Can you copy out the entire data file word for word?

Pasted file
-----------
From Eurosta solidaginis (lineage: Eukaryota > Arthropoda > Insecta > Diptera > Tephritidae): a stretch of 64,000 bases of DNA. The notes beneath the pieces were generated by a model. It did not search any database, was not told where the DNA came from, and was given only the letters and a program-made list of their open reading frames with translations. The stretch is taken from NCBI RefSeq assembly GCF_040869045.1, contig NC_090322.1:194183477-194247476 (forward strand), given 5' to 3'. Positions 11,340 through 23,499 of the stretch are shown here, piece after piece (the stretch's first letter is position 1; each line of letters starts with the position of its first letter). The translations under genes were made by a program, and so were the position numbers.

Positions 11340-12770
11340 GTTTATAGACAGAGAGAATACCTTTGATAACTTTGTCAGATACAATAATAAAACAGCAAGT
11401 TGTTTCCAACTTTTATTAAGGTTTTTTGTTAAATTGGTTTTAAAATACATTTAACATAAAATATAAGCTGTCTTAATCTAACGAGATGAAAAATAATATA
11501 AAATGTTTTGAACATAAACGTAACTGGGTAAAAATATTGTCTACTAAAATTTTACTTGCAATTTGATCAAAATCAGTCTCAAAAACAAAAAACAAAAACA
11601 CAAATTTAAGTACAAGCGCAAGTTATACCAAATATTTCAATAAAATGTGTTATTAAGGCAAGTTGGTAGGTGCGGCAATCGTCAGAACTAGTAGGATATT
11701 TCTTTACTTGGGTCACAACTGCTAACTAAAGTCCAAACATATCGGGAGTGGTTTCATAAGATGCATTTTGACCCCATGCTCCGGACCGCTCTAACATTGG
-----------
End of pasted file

From Eurosta solidaginis (lineage: Eukaryota > Arthropoda > Insecta > Diptera > Tephritidae): a stretch of 64,000 bases of DNA. The notes beneath the pieces were generated by a model. It did not search any database, was not told where the DNA came from, and was given only the letters and a program-made list of their open reading frames with translations. The stretch is taken from NCBI RefSeq assembly GCF_040869045.1, contig NC_090322.1:194183477-194247476 (forward strand), given 5' to 3'. Positions 11,340 through 23,499 of the stretch are shown here, piece after piece (the stretch's first letter is position 1; each line of letters starts with the position of its first letter). The translations under genes were made by a program, and so were the position numbers.

Positions 11340-12770
11340 GTTTATAGACAGAGAGAATACCTTTGATAACTTTGTCAGATACAATAATAAAACAGCAAGT
11401 TGTTTCCAACTTTTATTAAGGTTTTTTGTTAAATTGGTTTTAAAATACATTTAACATAAAATATAAGCTGTCTTAATCTAACGAGATGAAAAATAATATA
11501 AAATGTTTTGAACATAAACGTAACTGGGTAAAAATATTGTCTACTAAAATTTTACTTGCAATTTGATCAAAATCAGTCTCAAAAACAAAAAACAAAAACA
11601 CAAATTTAAGTACAAGCGCAAGTTATACCAAATATTTCAATAAAATGTGTTATTAAGGCAAGTTGGTAGGTGCGGCAATCGTCAGAACTAGTAGGATATT
11701 TCTTTACTTGGGTCACAACTGCTAACTAAAGTCCAAACATATCGGGAGTGGTTTCATAAGATGCATTTTGACCCCATGCTCCGGACCGCTCTAACATTGG